A good idea buckles under the cumulative strain in "The U.N. Inspector," writer-director David Farr's cumbersome, only occasionally inspired rewrite of Nikolai Gogol's "The Government Inspector." Production will do strong biz as part of the National's audience-friendly £10 Travelex Season, and it boasts a drolly pumped-up star turn from the ever-watchable Michael Sheen.
A good idea buckles under the cumulative strain in “The U.N. Inspector,” writer-director David Farr’s cumbersome, only occasionally inspired rewrite of Nikolai Gogol’s “The Government Inspector.” Production will do strong biz as part of the National’s audience-friendly £10 Travelex Season, and it boasts a drolly pumped-up star turn from the ever-watchable Michael Sheen. But one’s good will tends to snap under the weight of a mounting sententiousness aiming to implicate us all in the action. It’s fine for Sheen’s Martin Gammon to claim, “I am everywhere,” but an Everyman he really is not.
Those favoring the original 19th-century scenario can compare and contrast this summer when the Chichester Festivalopens Gogol’s satire in a new version by Alistair Beaton. Farr’s conceit updates the action some 170 years from provincial Russia under the tsars to the presidential palace of a former Soviet republic, post-glasnost. Instead of Gogol’s newly adored St. Petersburg nobody, Khlestakov, we now have in Sheen’s eternally grinning Gammon a bush-league South London real estate agent who can’t believe his luck when an entire Eastern European elite is suddenly indulging his every whim.
Their reasoning: They have mistakenly assumed Gammon to be the visiting U.N. official who has come to report on a land in chaos after the fall of the Iron Curtain. Though the Minister for Justice (David Ryall) speaks boomingly of “an emerging democracy,” the play inhabits a country rife with toadyism and corruption (the utilities have all been sold off to relatives of the head of state) and a rigged political process. A place inclined toward anything, in fact, to get the corpulent president (Kenneth Cranham in comically snarling form) his wished-for dinner date with “George and Laura” (yes, them).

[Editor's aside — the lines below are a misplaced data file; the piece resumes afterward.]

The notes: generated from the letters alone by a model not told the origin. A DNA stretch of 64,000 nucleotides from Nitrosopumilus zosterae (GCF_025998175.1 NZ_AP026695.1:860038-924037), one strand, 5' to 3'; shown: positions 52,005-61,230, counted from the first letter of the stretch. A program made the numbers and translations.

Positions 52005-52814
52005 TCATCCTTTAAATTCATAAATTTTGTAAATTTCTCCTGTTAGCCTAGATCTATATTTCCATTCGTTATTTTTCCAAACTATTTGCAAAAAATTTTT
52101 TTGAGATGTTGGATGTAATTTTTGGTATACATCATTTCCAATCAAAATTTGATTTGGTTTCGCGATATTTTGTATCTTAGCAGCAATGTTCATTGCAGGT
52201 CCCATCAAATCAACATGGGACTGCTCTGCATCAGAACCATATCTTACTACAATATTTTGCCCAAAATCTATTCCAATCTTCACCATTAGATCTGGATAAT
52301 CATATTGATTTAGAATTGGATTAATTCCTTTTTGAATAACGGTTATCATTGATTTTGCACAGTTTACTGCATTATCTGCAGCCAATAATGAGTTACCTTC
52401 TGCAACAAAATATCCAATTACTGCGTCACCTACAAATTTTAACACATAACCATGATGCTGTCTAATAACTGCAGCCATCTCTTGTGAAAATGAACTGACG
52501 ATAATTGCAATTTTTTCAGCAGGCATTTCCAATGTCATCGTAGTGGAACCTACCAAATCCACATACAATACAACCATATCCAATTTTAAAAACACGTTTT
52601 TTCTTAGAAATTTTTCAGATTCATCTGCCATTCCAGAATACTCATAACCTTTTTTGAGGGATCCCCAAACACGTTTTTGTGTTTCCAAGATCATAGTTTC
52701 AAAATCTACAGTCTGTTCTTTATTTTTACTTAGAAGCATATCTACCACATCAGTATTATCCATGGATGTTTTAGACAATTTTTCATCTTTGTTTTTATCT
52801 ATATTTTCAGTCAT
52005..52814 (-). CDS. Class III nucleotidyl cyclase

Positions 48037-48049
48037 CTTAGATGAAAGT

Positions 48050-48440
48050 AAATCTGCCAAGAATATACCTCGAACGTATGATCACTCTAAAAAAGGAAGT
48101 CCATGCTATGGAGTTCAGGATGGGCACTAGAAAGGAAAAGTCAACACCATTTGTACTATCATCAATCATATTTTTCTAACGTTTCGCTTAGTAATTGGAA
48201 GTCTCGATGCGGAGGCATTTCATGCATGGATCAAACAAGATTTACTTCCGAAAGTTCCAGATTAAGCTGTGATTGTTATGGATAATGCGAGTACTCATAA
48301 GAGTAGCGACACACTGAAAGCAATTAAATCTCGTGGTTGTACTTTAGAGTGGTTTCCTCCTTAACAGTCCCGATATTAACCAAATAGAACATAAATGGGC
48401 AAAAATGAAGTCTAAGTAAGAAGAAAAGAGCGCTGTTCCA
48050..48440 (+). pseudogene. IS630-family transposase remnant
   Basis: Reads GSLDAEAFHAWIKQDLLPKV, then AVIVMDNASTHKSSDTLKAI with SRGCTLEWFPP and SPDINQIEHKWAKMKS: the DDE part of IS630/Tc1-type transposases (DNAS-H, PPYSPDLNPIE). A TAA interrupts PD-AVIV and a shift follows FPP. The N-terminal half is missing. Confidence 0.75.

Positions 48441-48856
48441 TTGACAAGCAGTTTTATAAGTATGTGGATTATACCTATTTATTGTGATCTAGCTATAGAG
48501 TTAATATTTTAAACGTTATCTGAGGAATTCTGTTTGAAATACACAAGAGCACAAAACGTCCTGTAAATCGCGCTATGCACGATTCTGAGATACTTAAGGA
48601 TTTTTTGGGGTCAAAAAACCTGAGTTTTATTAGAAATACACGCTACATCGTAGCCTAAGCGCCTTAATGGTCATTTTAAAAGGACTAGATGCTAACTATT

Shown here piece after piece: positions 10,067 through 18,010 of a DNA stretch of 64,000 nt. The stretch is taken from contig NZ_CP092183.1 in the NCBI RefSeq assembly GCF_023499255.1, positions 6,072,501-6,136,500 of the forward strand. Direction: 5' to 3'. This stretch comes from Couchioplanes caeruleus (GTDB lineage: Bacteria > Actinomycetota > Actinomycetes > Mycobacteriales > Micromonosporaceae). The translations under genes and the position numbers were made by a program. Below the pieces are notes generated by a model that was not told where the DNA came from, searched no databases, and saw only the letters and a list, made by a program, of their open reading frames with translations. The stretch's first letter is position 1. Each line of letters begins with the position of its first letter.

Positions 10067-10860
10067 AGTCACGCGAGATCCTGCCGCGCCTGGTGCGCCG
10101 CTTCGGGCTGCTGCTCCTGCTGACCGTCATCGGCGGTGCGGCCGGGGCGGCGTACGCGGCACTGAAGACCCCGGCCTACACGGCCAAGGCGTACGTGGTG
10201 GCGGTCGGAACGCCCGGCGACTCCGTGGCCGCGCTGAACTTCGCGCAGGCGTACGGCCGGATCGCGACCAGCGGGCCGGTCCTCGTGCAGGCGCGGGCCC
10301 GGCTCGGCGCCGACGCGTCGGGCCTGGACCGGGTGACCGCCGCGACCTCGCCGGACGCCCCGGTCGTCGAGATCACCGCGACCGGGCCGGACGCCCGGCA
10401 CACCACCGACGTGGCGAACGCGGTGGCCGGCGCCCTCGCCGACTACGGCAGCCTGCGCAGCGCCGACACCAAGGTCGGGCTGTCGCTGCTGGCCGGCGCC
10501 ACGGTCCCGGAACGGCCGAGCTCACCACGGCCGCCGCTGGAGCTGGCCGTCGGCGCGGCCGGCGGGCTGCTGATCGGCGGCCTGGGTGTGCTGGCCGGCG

Much to Gammon’s delight, the hosts descend on his room at the Marriott at the precise moment his credit at the front desk is running out. (On this evidence, Gammon’s treatment of hotel staff evidently rivals Russell Crowe’s.) With Gammon’s slovenly assistant Sammy (Nicolas Tennant) deriding “a country so miserable even the rats are leaving,” these two ordinary Englishman are ripe for the appreciation suddenly lavished upon them by craven higher-ups. These include the president’s painfully slim glamour-puss wife (Geraldine James) and her lustful sour-faced teen daughter (Daisy Haggard, who, like James, seems uneasy in her part).
Farr does well by the physical antics that ensue, not least a reception committee at designer Ti Green’s gilt-flecked palace that moves in an instant from enthusiastic jiving to literal subservience in a delicious sight gag. And though Farr’s own script contains long, arid passages, he has fun with the mounting absurdity of Gammon’s claims (he brags of having done “Big Brother” with Harold Pinter) before the malapropisms begin to sound awfully second-hand — “tsunami” gets confused with “satsuma,” and so on.
Gogol’s play has enough of an innate sting not to need Farr’s attempts at thematic aggrandizement. A subplot involving the torture of an (unseen) female investigative journalist pays diminishing returns, though you have to admire actress Elizabeth Bell, playing the stern Minister of Finance, for plowing ahead regardless. And though Mark Henderson’s lighting design abets a scenic coup in which the walls dissolve to show the country’s dispossessed angrily clamoring outside the windows, the implicit hectoring sits uneasily alongside farce.
Luckily, Sheen is both likable and versatile enough to override those moments that stop the production stone cold. Suggesting a nebbishy modern-day kin to his terrifying Caligula, Sheen seems to visibly inflate with pride at the prospect of an entire house full of swells at his service. While one might have imagined the part more immediately suited to a natural vulgarian (Rowan Atkinson, say), Sheen here adds comic finesse to his apparently ceaseless repertoire — and for what it’s worth, manages a mean pratfall, too.
Whether bewildered or bullying (“You want to take it outside?” he asks the president in a pugilistic spasm), Sheen makes a strenuous occasion seem fleet of foot. As for his estate agent credentials, there’s hardly a play Sheen couldn’t sell, however well or badly it is built.